Dr. Scott W. Sunquist
Freedom is not “independence,” but they are related. This past week we celebrated our nation’s independence (or at least the declaration of it) from an empire: Great Britain.
I have found, among Christians, sweet and sour attitudes toward patriotism at this time. Isn’t it great that we threw off the outside control of our nation… oh, but didn’t we also oppress indigenous people and enslave Africans? It seems we are so duplicitous. And so we are, and so are all fallen human beings. Al Raboteau summarizes our national psyche succinctly, “The story of America is a story of paradox: the co-existence of American Freedom and American Slavery.
I was helped in thinking about this paradox and the resulting love-hate thinking about the United States by David Brooks. In an editorial, Brooks talks about our dilemma this Independence Day. A nation has two types of knowledge which holds a people together. The first is stories we tell about ourselves; stories of pain and joy which include, “…what we find admirable and dishonorable, what kind of world we hope to build together.”
The second type of knowledge is propositional knowledge which involves a “collective process.” As Brooks so wisely states (and this is where Gordon-Conwell has an important place), “It’s a network of institutions—universities, courts, publishers, professional societies, media outlets—that have set up an interlocking set of procedures to hunt for error, weigh evidence, and determine which propositions pass muster.” I think this is exactly what we need, hope for, and must have for a healthy society. Gordon-Conwell has an obligation to engage in this collective process.
This is why fundamentalism (the withdrawal from this social and intellectual engagement) is not a proper Christian way of being in a political context. We are people of truth (which includes the truth which is embarrassingly evil and the truth of what is noble and godly). But we are also a people of hope. Our country needs our voice as we lift up both truth and love in this national discourse.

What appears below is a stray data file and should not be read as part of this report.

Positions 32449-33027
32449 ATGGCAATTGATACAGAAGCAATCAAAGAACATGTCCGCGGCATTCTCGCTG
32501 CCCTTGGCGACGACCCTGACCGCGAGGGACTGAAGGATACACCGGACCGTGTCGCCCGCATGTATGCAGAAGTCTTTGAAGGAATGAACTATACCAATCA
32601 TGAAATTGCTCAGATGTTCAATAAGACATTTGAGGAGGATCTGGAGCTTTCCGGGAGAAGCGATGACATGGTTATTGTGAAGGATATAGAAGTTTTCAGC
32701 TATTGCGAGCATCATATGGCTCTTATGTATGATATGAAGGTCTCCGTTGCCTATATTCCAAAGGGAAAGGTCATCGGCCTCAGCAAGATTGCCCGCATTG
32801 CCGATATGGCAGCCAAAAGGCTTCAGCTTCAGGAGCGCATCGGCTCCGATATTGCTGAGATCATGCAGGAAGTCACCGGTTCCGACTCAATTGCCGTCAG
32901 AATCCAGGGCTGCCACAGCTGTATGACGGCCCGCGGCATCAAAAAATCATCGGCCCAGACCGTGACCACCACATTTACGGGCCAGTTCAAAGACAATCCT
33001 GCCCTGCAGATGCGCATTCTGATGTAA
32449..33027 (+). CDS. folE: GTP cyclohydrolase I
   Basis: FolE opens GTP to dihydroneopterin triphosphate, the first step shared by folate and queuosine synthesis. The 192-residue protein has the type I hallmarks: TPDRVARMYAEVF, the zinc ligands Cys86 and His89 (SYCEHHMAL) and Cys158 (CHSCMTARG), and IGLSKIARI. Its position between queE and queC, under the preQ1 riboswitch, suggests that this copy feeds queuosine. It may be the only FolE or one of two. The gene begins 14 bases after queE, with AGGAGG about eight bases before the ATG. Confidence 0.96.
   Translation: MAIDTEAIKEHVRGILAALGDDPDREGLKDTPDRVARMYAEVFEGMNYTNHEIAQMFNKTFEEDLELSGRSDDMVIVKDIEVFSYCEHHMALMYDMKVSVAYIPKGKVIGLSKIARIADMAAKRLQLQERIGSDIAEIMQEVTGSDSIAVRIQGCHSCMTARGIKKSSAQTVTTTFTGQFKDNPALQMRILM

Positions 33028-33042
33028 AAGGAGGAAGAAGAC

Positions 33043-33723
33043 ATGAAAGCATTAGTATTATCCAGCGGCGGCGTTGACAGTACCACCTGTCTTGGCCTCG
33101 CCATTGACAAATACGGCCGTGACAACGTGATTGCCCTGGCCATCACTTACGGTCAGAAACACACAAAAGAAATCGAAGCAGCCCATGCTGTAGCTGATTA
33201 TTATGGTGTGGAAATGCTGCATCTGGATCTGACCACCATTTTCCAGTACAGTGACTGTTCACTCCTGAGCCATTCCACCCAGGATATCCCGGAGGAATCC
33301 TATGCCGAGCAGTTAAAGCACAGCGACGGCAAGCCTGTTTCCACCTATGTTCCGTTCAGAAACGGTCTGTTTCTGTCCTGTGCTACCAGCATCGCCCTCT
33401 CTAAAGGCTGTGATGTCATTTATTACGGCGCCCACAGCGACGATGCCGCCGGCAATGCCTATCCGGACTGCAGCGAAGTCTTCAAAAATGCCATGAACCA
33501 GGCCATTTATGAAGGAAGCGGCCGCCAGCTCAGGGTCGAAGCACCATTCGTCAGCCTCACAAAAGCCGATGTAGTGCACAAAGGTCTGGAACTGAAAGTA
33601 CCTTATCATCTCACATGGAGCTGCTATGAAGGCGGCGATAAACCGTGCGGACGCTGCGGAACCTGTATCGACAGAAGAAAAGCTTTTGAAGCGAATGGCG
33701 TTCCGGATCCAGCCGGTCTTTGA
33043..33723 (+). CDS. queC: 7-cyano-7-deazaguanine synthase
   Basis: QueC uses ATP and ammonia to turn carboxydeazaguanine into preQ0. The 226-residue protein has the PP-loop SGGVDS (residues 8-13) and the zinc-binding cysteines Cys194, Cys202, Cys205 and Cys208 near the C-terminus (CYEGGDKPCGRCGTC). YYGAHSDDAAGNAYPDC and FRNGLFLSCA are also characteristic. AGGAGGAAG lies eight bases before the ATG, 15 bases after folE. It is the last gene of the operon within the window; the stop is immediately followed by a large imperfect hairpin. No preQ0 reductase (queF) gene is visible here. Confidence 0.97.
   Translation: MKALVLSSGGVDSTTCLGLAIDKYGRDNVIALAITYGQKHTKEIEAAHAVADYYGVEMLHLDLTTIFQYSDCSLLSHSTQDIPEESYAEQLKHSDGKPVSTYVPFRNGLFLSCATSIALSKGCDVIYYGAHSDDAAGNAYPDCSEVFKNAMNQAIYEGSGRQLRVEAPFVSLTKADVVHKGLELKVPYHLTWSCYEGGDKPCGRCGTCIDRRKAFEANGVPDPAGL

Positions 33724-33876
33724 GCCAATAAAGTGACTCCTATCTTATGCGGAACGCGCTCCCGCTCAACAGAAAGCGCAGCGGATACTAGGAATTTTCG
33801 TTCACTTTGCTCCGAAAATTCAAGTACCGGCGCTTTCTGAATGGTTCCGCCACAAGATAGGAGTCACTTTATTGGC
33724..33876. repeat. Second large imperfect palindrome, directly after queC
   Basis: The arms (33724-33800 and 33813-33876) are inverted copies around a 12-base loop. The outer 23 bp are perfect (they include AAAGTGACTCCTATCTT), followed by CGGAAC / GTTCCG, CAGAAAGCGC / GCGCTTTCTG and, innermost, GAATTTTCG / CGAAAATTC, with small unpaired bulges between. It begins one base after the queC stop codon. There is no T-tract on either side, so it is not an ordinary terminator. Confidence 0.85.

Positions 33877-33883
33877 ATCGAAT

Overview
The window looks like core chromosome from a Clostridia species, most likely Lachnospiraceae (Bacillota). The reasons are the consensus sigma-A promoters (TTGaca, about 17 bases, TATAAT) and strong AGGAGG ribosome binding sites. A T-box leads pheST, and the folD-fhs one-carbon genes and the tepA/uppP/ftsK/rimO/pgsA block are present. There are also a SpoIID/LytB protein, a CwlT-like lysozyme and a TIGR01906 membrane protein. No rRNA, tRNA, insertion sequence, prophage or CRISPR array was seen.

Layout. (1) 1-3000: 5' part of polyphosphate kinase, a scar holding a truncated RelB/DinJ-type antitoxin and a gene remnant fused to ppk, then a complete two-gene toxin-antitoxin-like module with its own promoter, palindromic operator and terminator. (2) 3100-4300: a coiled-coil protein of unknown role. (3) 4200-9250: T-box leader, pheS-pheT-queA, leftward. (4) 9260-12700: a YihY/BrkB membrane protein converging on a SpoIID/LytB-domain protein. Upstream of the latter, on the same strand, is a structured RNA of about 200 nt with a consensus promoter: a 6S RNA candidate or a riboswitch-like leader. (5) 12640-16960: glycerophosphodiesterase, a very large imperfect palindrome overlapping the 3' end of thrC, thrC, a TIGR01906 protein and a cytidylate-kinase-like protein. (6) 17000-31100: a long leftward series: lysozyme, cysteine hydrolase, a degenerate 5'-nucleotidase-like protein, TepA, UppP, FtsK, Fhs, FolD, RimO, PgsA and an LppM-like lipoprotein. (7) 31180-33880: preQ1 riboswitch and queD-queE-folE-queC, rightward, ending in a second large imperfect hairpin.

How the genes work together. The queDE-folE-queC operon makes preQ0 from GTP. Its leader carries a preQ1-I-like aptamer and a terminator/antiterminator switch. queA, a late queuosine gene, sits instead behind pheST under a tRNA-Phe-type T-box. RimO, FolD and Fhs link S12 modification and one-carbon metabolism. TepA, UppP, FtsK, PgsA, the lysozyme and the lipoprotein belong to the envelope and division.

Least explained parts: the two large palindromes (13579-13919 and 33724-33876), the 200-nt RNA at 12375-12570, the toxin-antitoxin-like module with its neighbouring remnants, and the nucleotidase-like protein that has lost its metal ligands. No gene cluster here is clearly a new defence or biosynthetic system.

It is hard for some of us to believe, but for most people in the world, they look to the United States still as a place of hope. Both the narratives we tell, and the propositional truths we study remain as hopeful realities for people exposed to violence in Central America, or Iran, or Syria. And still, with all of our checkered history, people still long to come to the States. I have had many conversations with Albanian Lyft drivers, Pakistani and Indian 7-Eleven employees, Egyptian medical professionals, Chinese entrepreneurs, along with our own graduate students from the Caribbean and Central America. Why do they want to migrate to the United States? One word:
Freedom is not perfect in our country, but it is a national virtue even as we publicly deal with our national sin of slavery and racial injustice.
But freedom for the Christian is more than just “I can do what whatever I want.” Christian freedom, paradoxically, is the opportunity to freely choose to submit to the glorious God who is love. It is not independence (doing what we want with no constraints or obligations). Freedom is much more redemptive for individuals and for society.
Even as we enjoy family time, celebrations about our country, and beautiful fireworks, we can remember that freedom is precious. It is more precious than independence. And freedom for the Christian means freedom to serve the God of love and bless our country by spreading his love. We are free to do so! Our embracing of our freedom to serve God will be a blessing to others.
I believe this is how God will bless America.
 From the foreword to Race, Identity, and Reconciliation, Second Edition, by Orthodox Nun Katherine Weston (Indianapolis: Weston Counseling Publications, 2017. Dr. Raboteau converted to Orthodoxy in the late 20th century taking the name Panteleimon (“All Merciful”).
 “How to Destroy Truth,” NYT, July 1, 2021.
Scott W. Sunquist, the President of Gordon-Conwell Theological Seminary, writes a weekly blog, “Attentiveness” which is posted each Tuesday on the Gordon-Conwell web site. He welcomes comments, responses, and good ideas.